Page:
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Privacy advocate sues Meta on alleged GDPR violations with regard to targeted ads

In the UK, a privacy and human rights activist filed a lawsuit against Meta Platforms, alleging that the social media giant is ignoring her request to cease receiving targeted advertisements based on her use of Facebook.

As a lifelong advocate for privacy rights and senior fellow at Foxglove Legal, Tanya O'Carroll said Meta is in violation of the U.K. General Data Protection Regulation (GDPR). If the case is successful, it might require Meta and other social media companies to alter the way they provide their users with customized advertising.


In the UK High Court of Justice, O'Carroll launched a complaint against Meta Platforms Ireland, the organization's EU headquarters. In the case, she claimed that despite her repeated requests, Meta continued to send her personalized advertisements in breach of the GDPR.


In a press release issued on Monday by her legal counsel at AWO, O'Carroll stated, "We shouldn’t have to give up every detail of our personal lives just to connect with friends and family online." The right to regain control over our personal data and to prevent Facebook from monitoring and tracking us is provided under the law.

Recent criticism of the GDPR's enforcement record against Big Tech corporations comes from privacy campaigners.


In a lecture at a conference in June, Wojciech Wiewiórowski, the European Data Protection Supervisor, remarked that "way too often, the GDPR puts its constraints on small entities but spares the big ones. In a way, instead of achieving level playing field, we observe how big companies, thanks to their resources, can benefit from the lack of strong enforcement and further expand their advantage over small competitors."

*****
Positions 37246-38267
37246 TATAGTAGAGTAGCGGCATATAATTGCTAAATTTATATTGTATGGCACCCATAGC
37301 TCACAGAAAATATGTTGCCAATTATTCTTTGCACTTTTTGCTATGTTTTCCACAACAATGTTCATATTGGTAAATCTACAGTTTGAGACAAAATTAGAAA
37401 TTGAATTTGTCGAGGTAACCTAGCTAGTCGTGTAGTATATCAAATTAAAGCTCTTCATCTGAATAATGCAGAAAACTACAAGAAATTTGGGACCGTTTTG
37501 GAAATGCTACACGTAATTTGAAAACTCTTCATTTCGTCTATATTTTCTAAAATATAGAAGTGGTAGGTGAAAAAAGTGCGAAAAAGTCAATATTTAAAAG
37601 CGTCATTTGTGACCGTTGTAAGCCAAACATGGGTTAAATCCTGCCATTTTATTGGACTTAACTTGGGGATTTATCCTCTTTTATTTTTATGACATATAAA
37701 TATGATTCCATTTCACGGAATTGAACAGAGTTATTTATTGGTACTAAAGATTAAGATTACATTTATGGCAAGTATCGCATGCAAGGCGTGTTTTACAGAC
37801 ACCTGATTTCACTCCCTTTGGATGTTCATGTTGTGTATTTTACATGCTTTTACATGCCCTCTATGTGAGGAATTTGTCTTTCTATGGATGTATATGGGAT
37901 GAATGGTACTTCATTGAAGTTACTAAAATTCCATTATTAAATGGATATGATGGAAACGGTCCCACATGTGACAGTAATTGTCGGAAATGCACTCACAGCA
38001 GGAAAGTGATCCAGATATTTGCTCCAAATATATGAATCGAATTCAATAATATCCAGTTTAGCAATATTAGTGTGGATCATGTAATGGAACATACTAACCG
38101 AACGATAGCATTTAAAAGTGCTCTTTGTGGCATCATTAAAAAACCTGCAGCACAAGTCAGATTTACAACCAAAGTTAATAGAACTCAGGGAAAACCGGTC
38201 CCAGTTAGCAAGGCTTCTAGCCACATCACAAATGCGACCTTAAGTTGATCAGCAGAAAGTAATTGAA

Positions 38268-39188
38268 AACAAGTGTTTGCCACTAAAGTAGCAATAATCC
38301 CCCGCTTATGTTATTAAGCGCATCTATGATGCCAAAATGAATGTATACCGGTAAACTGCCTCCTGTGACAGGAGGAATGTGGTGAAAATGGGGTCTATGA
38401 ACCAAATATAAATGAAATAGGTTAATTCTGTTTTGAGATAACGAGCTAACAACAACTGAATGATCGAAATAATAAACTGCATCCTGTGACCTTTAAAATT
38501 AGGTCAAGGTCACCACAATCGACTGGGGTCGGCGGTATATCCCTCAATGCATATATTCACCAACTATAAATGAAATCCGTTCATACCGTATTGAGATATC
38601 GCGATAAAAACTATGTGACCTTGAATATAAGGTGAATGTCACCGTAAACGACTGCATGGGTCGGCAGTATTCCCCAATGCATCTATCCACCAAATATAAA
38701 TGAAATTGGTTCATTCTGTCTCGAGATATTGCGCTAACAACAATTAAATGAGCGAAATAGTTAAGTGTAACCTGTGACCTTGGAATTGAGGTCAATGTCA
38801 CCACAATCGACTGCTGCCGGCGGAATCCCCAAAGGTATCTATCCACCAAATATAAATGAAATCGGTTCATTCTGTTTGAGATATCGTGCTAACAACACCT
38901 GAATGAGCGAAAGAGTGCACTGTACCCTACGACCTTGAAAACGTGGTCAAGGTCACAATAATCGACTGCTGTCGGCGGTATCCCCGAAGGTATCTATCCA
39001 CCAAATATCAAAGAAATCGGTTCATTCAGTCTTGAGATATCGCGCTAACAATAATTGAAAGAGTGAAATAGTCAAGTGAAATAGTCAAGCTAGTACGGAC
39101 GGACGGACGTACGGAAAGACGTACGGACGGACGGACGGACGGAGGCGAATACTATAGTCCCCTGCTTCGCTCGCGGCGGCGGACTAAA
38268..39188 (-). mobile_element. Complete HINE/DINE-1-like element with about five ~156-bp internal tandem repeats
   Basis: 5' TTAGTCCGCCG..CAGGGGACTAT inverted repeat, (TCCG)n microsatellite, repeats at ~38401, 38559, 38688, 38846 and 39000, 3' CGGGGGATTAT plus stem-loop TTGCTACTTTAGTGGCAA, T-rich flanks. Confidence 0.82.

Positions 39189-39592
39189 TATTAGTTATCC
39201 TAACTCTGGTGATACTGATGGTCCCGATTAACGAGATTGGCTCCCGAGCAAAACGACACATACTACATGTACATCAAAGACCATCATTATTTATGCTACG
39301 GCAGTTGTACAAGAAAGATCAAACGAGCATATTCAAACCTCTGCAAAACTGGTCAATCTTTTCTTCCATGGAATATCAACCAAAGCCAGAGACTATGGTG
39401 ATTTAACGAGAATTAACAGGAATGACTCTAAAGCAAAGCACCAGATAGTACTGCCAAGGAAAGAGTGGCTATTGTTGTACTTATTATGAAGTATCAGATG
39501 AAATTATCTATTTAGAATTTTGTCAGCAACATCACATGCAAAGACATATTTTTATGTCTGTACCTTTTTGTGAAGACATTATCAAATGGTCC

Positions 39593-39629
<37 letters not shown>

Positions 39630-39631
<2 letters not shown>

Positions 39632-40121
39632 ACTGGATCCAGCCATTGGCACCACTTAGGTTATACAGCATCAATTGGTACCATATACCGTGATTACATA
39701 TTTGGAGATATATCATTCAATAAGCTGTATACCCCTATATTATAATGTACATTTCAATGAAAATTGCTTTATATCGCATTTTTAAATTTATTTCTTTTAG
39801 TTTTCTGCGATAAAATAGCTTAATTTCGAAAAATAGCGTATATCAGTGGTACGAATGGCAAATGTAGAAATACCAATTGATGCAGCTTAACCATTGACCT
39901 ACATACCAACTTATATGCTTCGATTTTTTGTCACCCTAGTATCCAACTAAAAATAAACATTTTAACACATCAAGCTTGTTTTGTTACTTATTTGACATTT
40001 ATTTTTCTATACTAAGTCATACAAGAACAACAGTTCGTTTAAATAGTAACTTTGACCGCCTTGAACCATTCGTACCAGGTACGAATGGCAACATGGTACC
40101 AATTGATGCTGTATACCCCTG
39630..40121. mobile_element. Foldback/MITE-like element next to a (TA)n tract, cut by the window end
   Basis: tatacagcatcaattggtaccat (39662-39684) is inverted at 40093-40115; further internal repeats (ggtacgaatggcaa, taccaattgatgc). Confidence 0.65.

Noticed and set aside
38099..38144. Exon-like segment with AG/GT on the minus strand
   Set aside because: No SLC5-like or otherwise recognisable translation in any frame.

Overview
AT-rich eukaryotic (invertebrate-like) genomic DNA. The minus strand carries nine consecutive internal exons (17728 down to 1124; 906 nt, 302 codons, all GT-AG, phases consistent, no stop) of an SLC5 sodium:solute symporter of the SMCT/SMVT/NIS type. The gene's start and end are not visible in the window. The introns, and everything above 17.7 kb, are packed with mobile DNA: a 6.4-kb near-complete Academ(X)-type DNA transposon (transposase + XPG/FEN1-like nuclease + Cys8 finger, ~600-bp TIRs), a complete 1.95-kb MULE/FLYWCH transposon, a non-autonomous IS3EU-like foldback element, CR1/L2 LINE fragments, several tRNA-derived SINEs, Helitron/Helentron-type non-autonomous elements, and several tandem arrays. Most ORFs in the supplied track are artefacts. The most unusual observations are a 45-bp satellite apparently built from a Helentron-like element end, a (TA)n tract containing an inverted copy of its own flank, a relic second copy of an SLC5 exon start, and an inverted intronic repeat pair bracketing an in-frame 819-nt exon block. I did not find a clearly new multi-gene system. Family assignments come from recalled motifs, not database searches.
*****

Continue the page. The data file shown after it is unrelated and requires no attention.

The Luxembourg National Commission for Data Protection fined Amazon 746 million euros, or $767 million in U.S. dollars, in July 2021. This fine is the biggest GDPR penalty so far but it has not been finalized yet. The second-largest fine, €405 million (U.S. $417 million), was imposed to Meta subsidiary Instagram in September by the Irish Data Protection Commission (DPC).


In response to allegations that WhatsApp, another Meta subsidiary, had broken the GDPR through its data processing operations, the Irish DPC last year imposed a €225 million (then-U.S. $267 million) fine on the company. The regulator ordered WhatsApp to take action to address the problems, including updating its privacy statement and informing users of their GDPR-guaranteed rights as data subjects.


WhatsApp appealed the decision.


A Meta representative addressed the U.K. case in an email by saying, "We know that privacy is important to our users, and we take this seriously. That’s why we build tools like privacy check-up and ads preferences, where we explain what data people have shared and show how they can exercise control over the type of ads they see."

By fLEXI tEAM



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